Tuesday, February 09, 2010

Underrated Movie #35: Stage Door

Title: Stage Door
Year: 1937
Director: Gregory LaCava (My Man Godfrey)
Writers: Morrie Riskind and Anthony Veiller, based on the play by Edna Ferber and George S. Kaufman
Stars: Katherine Hepburn (Holiday), Ginger Rogers (Swing Time), Adolphe Menjou (The Sniper), Andrea Leeds, Lucille Ball

The Story: Desperate, out-of-work actresses struggle together in a ladies’ boarding house on Broadway.

How it Came to be Underrated: The cycle of ensemble comedy/dramas that had started with Grand Hotel (1934) was already petering out in 1937 as screwball comedies burst onto the scene.

Why It’s Great:

  1. My wife can always tell whether a “women’s picture” was written by a man or a woman because male writers won’t let sympathetic women be sarcastic. No worries here. Ferber was not exactly a feminist, but she gives everybody their due. These women rip, snort and tear each other up with glee.
  2. Ginger Rogers had a wonderful career as a comedienne before she disappeared into Fred Astaire’s shadow. She’s so funny and sharp here that she makes the movie her own. Thankfully, she would get at least one more chance to show off her comedic skills in 1952’s Monkey Business.
  3. The struggle to find work as an artist is hard enough, but these actresses find themselves facing a bigger challenge. They have to blur the distinction between "art" and "artiface". In order to get on stage once or twice a year, they first have to act the part of the nymphette-virgin-sophisticate all day and all night, offering up their bodies and souls to any shark with a half-interest in the stage. The horror of that situation is always threatening to break through the witty banter.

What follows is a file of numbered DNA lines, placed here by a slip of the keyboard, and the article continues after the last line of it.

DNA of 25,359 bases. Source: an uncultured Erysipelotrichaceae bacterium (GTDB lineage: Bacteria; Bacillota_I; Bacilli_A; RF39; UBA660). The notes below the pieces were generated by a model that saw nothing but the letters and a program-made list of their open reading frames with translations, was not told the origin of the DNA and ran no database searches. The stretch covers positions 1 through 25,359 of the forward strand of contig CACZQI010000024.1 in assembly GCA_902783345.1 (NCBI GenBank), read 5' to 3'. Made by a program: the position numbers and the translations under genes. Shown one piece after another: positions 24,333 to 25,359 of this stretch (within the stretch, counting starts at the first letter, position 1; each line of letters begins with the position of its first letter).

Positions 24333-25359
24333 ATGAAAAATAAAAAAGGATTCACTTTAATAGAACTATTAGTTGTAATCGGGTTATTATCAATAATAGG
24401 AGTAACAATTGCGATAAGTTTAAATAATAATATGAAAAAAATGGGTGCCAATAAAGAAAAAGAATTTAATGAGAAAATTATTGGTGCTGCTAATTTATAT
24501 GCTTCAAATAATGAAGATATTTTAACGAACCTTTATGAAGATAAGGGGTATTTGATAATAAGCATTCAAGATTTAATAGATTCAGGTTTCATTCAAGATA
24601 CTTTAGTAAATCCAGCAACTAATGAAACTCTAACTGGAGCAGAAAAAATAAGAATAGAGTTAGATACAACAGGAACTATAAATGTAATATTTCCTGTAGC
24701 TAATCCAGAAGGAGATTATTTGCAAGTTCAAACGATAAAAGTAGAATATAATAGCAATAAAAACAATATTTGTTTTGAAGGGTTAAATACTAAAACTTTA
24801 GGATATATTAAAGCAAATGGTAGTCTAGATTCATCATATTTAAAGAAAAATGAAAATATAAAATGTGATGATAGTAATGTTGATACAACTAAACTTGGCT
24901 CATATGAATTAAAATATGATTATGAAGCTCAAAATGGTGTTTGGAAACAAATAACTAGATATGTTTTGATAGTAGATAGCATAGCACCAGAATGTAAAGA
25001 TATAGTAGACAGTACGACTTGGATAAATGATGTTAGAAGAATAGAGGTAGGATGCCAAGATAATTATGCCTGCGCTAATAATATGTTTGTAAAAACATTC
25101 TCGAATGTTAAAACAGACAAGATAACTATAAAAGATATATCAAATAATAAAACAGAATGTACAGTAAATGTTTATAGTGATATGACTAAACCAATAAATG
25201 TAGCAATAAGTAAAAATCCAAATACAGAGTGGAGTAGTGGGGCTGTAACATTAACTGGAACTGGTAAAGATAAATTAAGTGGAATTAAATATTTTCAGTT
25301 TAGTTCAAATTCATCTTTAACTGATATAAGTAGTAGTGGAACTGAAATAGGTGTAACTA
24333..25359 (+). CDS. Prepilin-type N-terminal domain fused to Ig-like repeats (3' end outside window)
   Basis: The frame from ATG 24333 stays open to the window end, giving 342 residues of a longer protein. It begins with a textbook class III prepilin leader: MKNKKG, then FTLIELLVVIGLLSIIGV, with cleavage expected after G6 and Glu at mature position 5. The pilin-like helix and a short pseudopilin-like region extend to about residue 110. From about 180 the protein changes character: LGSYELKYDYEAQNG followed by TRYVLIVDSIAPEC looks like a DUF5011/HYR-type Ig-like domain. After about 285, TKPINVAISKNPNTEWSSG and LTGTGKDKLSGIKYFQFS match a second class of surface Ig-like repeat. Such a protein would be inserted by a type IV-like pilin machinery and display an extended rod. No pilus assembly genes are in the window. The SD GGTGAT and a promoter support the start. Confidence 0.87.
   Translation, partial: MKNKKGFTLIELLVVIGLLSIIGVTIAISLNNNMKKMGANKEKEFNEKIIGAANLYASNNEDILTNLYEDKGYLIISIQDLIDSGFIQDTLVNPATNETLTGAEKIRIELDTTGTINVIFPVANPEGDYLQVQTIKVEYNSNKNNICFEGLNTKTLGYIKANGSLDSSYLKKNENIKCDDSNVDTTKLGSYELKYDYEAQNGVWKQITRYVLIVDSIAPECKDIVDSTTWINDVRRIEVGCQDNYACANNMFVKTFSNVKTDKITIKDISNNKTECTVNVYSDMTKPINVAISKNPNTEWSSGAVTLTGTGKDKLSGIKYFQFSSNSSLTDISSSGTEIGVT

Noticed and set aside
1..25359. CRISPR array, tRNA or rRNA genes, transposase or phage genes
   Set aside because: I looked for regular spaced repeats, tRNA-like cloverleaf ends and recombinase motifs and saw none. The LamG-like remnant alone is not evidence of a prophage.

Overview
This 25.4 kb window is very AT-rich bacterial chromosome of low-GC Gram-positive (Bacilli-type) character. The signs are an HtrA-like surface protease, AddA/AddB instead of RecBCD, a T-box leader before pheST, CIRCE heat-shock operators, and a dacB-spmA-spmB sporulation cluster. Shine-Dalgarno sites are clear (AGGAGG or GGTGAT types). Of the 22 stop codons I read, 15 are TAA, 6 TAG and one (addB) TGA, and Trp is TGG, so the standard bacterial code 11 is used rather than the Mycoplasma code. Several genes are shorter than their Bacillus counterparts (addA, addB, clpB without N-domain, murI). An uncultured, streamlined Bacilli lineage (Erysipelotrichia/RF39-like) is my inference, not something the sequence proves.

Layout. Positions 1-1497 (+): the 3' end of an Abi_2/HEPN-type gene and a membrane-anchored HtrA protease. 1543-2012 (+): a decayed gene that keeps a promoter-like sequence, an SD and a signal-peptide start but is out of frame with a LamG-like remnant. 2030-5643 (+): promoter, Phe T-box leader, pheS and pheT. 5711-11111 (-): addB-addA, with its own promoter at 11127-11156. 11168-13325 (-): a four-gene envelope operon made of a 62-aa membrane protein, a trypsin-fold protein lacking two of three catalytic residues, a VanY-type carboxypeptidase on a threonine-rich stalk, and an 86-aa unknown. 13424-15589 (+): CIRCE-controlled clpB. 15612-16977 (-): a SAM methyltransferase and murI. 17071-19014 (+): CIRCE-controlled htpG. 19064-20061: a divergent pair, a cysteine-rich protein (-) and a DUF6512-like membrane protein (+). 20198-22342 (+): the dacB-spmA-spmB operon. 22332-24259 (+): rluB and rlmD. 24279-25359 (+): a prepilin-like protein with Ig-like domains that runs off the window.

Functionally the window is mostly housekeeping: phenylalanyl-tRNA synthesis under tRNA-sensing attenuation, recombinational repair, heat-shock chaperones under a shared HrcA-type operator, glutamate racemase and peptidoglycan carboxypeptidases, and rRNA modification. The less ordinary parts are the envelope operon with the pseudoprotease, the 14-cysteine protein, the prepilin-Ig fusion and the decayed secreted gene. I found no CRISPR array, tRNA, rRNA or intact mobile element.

4. Adolphe Menjou is wonderful as usual. By all accounts he was one of most despicable human beings in Hollywood history (the man was quite literally a fascist), but he never hurt for work. It think he made his distasteful persona into an asset: directors knew they could trust him to play black-hearted gentlemen to the hilt without ever trying to slip in any redemptive qualities.

If You Like This, You Should Also Check Out: Rogers wowed as another out-of-work actress in Gold Diggers of 1933. Dinner at Eight was the other great ensemble dramady based on a Ferber/Kaufman play.

How Available Is It? It’s available on a well-made dvd.

Today’s Post Was Brought To You By: I Made Love My Career!


Unknown said...

Hey, Matt, I thought you might be interested in this montage of snippets from films of the past decade:

Montage of movies from the 2000s

I'm really enjoying this blog!


Matt Bird said...

Wow, that's a nicely cut-together montage. It's really got an epic sweep to it. Thanks for pointing me to it. I love this new trend of home-cut montages. Thanks to some highly illegal computer programs, people finally have the ability to remix the raw materials of movies like they've been doing with ever other art form for years, which is all for the good.